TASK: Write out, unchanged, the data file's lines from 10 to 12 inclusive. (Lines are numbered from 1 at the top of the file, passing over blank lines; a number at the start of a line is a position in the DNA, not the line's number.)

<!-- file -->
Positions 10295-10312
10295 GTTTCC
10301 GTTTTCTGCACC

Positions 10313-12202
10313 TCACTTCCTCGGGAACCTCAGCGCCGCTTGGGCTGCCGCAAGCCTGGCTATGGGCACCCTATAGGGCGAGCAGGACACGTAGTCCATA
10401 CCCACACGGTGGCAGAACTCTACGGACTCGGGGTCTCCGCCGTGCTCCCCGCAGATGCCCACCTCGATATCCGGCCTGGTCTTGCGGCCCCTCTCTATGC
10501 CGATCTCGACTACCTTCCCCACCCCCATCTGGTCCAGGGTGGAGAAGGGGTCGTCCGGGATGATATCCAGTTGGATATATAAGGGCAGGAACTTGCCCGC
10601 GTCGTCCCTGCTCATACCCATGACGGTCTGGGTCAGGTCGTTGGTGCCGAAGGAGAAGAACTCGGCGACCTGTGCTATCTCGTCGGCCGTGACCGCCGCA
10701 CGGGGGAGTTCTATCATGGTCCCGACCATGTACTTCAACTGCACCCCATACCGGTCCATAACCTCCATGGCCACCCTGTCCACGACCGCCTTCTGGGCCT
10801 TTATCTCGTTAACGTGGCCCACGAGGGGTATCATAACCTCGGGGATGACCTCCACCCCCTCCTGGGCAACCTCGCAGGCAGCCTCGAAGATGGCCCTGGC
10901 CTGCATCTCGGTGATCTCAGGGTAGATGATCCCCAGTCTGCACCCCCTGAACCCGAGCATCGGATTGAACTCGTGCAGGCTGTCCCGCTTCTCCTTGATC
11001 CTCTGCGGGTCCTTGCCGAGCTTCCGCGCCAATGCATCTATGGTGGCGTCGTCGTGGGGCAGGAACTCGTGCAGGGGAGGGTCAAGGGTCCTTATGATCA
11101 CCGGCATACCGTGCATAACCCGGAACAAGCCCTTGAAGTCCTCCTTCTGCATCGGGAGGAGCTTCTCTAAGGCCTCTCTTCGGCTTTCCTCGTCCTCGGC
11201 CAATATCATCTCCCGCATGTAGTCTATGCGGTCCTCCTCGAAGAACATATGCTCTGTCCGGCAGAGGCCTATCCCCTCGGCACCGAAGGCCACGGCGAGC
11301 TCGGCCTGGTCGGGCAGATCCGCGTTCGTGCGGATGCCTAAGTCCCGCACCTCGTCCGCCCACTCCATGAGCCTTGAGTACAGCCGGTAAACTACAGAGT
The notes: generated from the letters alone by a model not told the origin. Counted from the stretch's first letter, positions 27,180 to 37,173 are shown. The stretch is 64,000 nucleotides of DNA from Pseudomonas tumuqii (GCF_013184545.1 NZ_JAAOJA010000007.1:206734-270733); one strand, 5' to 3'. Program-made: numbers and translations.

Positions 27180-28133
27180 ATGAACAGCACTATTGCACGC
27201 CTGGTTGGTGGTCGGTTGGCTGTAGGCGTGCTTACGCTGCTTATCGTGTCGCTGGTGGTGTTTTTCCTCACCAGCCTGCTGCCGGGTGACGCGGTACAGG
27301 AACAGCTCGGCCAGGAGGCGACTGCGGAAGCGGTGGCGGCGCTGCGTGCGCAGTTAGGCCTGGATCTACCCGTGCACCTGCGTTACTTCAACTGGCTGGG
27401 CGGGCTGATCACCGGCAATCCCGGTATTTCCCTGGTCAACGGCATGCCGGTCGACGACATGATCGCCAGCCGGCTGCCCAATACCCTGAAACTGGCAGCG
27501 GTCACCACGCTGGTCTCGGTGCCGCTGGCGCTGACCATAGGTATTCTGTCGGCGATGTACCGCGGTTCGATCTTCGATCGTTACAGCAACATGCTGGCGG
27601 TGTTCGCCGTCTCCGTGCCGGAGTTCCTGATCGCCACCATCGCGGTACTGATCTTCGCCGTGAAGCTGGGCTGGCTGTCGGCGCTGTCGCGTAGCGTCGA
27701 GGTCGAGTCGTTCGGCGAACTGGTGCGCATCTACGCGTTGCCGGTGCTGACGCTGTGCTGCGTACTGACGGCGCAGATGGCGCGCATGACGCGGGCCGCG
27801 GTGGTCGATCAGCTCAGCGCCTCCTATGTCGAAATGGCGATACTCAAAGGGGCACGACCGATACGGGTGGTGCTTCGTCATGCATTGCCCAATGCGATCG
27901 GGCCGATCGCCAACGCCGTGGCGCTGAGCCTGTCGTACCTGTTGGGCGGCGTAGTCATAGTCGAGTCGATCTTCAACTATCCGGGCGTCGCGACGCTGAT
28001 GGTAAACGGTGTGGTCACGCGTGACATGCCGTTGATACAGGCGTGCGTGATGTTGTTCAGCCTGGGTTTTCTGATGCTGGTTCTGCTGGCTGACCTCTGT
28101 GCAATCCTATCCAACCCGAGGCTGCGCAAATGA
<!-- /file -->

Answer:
10801 TTATCTCGTTAACGTGGCCCACGAGGGGTATCATAACCTCGGGGATGACCTCCACCCCCTCCTGGGCAACCTCGCAGGCAGCCTCGAAGATGGCCCTGGC
10901 CTGCATCTCGGTGATCTCAGGGTAGATGATCCCCAGTCTGCACCCCCTGAACCCGAGCATCGGATTGAACTCGTGCAGGCTGTCCCGCTTCTCCTTGATC
11001 CTCTGCGGGTCCTTGCCGAGCTTCCGCGCCAATGCATCTATGGTGGCGTCGTCGTGGGGCAGGAACTCGTGCAGGGGAGGGTCAAGGGTCCTTATGATCA